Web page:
Narcan on Campus: Preventing Overdose in Los Angeles Schools

To combat the opioid epidemic that’s increasingly affecting youth, more harm-reduction strategies are being implemented like having Narcan, a lifesaving medicine, on hand at schools.

This month, the Los Angeles Unified School District announced a plan to have Narcan available on every campus in the next couple of weeks, beginning with high schools and middle schools. Narcan is a nasal spray form of the opioid overdose reversal drug, naloxone.

The decision, announced by Superintendent Carvalho, also says that the district will begin a widespread education campaign on the dangers of fentanyl with a peer-to-peer campaign that teaches older students to educate younger students about the risks of illicit pills and drugs. They are also planning to include an additional educational campaign for parents. According to the Superintendent, all LAUSD schools will have access to Narcan by the second week of October. School nurses and school resource officers (SRO) would be trained to administer this lifesaving medicine.

Over the last month, more than a dozen L.A. Unified students overdosed on fentanyl. This includes a 15-year-old High School student, who was found dead in the school bathroom after taking what she believed was Percocet, with her friend who also overdosed. According to officials they purchased the pills at a nearby park.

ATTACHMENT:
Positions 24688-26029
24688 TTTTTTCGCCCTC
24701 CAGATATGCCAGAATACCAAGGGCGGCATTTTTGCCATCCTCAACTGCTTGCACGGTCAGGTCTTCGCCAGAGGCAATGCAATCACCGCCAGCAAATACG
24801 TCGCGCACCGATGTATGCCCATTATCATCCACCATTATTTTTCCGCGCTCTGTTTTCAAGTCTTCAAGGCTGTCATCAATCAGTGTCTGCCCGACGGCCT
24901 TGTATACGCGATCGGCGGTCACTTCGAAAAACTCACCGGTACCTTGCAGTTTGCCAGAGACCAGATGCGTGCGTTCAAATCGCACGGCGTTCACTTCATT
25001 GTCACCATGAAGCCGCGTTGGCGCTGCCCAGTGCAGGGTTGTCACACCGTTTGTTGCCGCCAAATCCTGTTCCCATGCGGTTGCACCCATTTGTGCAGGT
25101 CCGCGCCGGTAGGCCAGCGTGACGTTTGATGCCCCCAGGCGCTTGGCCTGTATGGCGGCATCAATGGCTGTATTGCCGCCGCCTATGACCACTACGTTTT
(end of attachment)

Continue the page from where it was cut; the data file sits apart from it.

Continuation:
Warning Signs of Opioid Overdose

Knowing the signs of an opioid overdose can be a critical part of getting the person, student or adult, the care they need. Warning signs include but are not limited to:1

  • Very small “pinpoint” pupils.
  • Slurred speech, mental confusion, or other intoxicated behavior.
  • Extremely pale and/or clammy face/
  • Lips or fingernails have a blue or purple color.
  • Gurgling noises or vomiting.
  • Difficulty being awakened from sleep.
  • Slow/shallow or stopped breathing.
  • Slow or stopped heartbeat.
  • Low blood pressure.
  • Inability to speak.

Naloxone can quickly reverse some of the life-threatening effects of the overdose like slowed or stopped breathing.1 If you use prescription or illicit opioids, or you know someone who does, having Narcan on hand can save your life or the life of someone you love.